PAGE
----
How about oil? That’s got to be a good bet, right? Wrong. Major oil companies are facing falling prices in the near term. The prices will probably soar again, especially if Goldman Sachs has its way. But, for now, prices are down deeply. More importantly, in the long term, oil majors are getting kicked out of their hard earned investment properties, all over the world, by arbitrary and capricious governments, from Russia to Venezuela. Dragged out of nationalized, or “oligarchafied” (in the case of Russia) fields, their future prospects for growth are seriously in doubt. Beyond the nationalizations, wars are closing or destroying pipelines in Georgia and, since the Russians want higher oil prices, and full control over central Asian supplies, there is every reason they will eventually destroy the Georgian oil pipelines completely. Then, there are the non-governmental terrorists that the oil majors are dealing with in Nigeria. The oil majors were counting on all the now lost revenue sources, but now a lot of them are gone. They might do well, if oil prices spike up, again, before the new year, but long run, over a term of years, oil is going to be replaced. We can produce synthetic oil from natural gas and coal for an average of $65 per barrel. Why should we continue to pay the current prices?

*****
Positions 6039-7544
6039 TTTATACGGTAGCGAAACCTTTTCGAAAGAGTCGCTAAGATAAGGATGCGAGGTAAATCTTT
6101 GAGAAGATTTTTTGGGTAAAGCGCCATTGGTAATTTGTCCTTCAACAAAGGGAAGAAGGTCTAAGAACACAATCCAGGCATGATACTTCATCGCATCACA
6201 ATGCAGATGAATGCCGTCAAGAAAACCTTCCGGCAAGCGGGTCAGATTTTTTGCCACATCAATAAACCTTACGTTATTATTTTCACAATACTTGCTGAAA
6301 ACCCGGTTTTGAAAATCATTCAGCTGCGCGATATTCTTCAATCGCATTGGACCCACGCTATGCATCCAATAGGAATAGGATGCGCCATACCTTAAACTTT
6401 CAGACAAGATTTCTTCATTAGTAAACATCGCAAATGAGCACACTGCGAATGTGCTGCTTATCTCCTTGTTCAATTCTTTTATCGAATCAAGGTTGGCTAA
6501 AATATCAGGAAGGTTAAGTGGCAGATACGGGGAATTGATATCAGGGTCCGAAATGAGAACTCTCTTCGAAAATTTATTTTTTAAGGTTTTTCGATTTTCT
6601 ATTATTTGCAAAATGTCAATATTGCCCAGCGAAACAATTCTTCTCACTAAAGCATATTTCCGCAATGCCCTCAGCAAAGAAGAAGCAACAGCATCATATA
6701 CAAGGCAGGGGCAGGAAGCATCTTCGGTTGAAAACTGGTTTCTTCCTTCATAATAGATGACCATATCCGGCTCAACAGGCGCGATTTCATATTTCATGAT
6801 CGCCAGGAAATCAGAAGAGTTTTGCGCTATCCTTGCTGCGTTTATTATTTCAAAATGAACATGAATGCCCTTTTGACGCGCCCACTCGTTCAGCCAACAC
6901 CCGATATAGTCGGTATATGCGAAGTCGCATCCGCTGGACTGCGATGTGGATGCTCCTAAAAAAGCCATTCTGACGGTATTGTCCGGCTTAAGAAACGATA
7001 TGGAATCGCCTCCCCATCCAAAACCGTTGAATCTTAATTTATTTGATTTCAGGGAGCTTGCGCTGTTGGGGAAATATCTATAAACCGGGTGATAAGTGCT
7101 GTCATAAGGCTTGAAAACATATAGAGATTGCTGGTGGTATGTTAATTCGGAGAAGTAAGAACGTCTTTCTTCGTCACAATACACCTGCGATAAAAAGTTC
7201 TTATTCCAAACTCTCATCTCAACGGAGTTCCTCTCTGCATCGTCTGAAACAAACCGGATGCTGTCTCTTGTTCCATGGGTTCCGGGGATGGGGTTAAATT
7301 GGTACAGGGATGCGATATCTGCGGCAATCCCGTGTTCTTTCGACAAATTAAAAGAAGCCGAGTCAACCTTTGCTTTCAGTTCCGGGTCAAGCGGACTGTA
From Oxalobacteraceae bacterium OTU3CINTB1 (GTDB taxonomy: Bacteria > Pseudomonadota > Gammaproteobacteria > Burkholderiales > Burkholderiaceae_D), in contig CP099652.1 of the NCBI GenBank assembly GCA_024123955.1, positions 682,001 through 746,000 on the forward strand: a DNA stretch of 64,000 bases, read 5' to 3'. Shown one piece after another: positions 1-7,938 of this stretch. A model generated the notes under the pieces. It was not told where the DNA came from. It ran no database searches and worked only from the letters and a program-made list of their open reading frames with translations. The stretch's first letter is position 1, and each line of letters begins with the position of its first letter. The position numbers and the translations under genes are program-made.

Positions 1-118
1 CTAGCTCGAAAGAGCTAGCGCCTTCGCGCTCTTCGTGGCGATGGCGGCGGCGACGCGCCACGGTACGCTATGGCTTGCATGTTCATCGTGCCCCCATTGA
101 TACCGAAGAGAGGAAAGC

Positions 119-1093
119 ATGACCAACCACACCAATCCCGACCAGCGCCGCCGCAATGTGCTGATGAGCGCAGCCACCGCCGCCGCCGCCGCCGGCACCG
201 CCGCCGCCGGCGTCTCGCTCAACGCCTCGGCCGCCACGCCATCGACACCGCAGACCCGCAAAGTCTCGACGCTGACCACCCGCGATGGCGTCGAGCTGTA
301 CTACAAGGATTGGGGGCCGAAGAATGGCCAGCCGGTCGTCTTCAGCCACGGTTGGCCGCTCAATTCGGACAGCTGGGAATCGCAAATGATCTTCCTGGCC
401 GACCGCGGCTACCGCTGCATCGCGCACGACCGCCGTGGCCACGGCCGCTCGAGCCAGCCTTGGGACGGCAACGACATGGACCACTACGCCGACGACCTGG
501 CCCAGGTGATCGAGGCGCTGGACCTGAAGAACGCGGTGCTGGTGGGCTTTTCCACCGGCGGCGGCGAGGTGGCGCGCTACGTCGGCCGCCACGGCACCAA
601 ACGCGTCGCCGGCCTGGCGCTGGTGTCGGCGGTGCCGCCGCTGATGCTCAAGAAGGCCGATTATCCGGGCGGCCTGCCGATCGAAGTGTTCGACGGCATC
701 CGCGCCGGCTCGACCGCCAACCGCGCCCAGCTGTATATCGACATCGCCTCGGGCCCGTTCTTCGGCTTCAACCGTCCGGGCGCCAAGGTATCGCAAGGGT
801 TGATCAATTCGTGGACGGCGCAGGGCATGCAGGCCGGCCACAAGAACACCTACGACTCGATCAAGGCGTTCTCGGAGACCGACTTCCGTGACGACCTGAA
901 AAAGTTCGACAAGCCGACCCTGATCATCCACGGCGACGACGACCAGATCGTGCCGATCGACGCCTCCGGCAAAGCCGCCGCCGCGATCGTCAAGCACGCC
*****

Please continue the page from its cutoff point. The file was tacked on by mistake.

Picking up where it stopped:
How about home improvement stores? The Wall Street Journal and Barron's have been touting the fact that they've "beat the Street." But, home sales are falling. Prices are collapsing. Foreclosures are running rampant. The market for products sold by Home Depot (NYSE:HD) and Lowe's (NYSE:LOW) is quickly degenerating. Besides, what does “beating the Street” mean, anyway? It only means that the most recent company’s results are a little better than the wire house analyst predictions. If you remember the dot.com era, you know how reliable and honest such analysts are. Beyond that, the next set of earnings may be worse than expected. Remember, Citigroup (NYSE:C) and Merrill Lynch (MER) in October 2007? Remember, how their CEOs pronounced the end of the credit crisis at that time. They were either lying or didn’t know what they were talking about. That seems to be the case, now, with the home improvement giants.